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Letters, September 18, 2013

  • Tuesday, September 17, 2013

  • Updated Monday, September 23, 2013 11:33 am

Register to vote

Tuesday, Sept. 24 is National Voter Registration Day which is sponsored locally by the Georgetown County League of Women Voters along with Delta Sigma Theta Sorority.

We plan to have members at local high schools in the city as well as at the Georgetown County Public Library from 1 p.m. to 5 p.m. to register prospective voters. Also, the Voter Registration office on Hazard Street will be staffed as usual to accept registrations.

We are especially targeting high school students who may be 18 years old by the time of the November election [in Georgetown] on Nov. 5, thus eligible to cast their votes.

The city election will be an important one and we urge parents to remind their sons and daughters to take advantage of the opportunity to vote in this and all future elections.

All need to have their Social Security number along with a photo ID.

Ralph P. Edwards
Voter Service Chair, LWV
Georgetown


Re: Stephen Goldfinch
column


Stephen Goldfinch wrote quite a letter about the dangers of people being dependent on our government. He said he wrote it to encourage an open dialog on this issue. He is disturbed that too many citizens are dependent upon the government, and stated figures about how many citizens are dependent on the government without defining the programs.

I do not know what programs the Heritage Foundation used in its study. My wife and I are two individuals that have been totally dependent most of our lives on other people’s tax dollars. I do not know if we are part of the 41% or not.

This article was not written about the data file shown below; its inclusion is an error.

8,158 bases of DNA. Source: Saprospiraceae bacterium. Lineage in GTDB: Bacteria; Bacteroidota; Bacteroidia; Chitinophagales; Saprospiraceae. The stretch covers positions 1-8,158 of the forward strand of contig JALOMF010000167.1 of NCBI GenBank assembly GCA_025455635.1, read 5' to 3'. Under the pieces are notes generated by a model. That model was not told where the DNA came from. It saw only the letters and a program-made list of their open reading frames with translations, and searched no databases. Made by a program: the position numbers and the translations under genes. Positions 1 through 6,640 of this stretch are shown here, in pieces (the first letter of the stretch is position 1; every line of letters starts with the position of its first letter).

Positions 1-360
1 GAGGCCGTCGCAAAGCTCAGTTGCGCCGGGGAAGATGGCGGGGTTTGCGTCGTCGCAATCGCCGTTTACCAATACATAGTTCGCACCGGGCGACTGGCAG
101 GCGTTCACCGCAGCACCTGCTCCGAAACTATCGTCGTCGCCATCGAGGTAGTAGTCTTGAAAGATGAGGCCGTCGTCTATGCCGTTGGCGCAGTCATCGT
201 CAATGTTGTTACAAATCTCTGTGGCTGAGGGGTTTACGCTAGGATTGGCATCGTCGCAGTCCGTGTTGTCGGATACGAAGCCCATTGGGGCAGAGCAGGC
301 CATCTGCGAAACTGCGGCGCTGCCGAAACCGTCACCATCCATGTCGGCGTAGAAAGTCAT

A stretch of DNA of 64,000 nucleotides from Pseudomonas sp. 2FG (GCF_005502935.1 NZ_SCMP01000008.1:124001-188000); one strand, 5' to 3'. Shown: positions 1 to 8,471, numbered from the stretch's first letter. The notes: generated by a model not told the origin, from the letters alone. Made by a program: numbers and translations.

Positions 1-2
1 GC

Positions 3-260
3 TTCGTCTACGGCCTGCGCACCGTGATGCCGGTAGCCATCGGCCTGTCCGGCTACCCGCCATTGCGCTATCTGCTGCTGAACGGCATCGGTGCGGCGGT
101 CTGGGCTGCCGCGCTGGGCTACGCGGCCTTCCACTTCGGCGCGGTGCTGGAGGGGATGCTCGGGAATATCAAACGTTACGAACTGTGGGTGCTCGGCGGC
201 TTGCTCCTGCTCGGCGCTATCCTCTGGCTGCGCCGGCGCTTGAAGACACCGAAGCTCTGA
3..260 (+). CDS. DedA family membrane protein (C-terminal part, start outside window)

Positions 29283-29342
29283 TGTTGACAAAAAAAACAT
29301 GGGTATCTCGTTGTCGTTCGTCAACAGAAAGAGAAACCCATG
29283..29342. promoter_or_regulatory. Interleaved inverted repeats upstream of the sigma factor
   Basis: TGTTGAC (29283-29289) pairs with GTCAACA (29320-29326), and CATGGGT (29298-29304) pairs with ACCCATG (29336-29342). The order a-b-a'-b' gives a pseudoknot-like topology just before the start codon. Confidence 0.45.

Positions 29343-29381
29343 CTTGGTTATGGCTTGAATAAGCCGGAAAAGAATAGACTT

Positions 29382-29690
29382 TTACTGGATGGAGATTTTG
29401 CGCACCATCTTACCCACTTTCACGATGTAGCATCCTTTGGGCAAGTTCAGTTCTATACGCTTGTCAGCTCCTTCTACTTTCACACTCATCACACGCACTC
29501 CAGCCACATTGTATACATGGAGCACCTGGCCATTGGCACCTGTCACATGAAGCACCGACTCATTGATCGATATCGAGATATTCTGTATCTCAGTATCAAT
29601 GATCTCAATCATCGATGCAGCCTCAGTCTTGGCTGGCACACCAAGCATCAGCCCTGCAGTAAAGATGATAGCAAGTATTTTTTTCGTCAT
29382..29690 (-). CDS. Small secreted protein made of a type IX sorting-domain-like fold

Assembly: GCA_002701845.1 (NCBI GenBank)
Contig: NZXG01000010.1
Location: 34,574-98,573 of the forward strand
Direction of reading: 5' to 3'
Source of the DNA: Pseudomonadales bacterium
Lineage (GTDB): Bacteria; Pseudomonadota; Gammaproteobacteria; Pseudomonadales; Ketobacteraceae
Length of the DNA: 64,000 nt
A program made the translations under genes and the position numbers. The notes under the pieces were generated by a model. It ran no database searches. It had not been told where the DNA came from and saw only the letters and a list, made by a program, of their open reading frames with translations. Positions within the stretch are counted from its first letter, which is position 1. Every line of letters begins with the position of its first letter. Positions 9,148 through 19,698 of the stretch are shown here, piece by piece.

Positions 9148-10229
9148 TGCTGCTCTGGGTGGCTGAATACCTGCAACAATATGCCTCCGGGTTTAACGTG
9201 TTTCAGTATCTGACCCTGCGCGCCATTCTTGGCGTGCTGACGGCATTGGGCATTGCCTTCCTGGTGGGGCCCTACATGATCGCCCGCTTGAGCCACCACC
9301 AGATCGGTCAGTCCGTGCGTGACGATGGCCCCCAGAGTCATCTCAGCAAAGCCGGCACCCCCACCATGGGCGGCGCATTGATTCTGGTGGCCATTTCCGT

You see, we were both public school teachers. My wife taught over 25 years and I taught 38 years. Now that we are retired, we exist on pensions from our teaching positions paid for by our contributions and tax dollars. We also contributed to Social Security, so we are now collecting our benefits.

I have many friends that are also dependent on government programs. I have a friend that worked for the government at the Pentagon as a career, and now is retired collecting a pension. I have a brother-in-law that is collecting a federal pension. He put in 20 years in the military.

Mr. Goldfinch, when you complain about the dependence, be specific about what programs you are talking about. If you are serious about finding answers, you have to know the program, so discussion and decisions can be made with knowledge as to the benefits or dependency of that particular program.

In your discussion of what our founding fathers wanted for us, you do not mention the important history that occurred before the adoption of our constitution. Our founding fathers, at first, had the Articles of Confederation which did not have a strong central government. The states had more individual power. This was not successful so our founding fathers found the need to create our Constitution with a stronger central government. Our Constitution also has in it, the powers that the people can use by amendment to change our government. However, it requires a large majority of agreement to change, not a small vocal minority.

I fully agree with you that a discussion of these issues should occur. However, the climate of today’s world of no compromise or refusal to believe that the other side has a valid argument, is not going to give us answers but will keep us in a deadlock. I would hope the discussion could be open to all viewpoints.

Mr. Goldfinch, what specific program should be changed and what specific changes would you suggest for that program?

Edward Morgan
Pawleys Island


Opinions that appear on this page in Letters to the Editor or in columns do not necessarily reflect the opinions of this newspaper.

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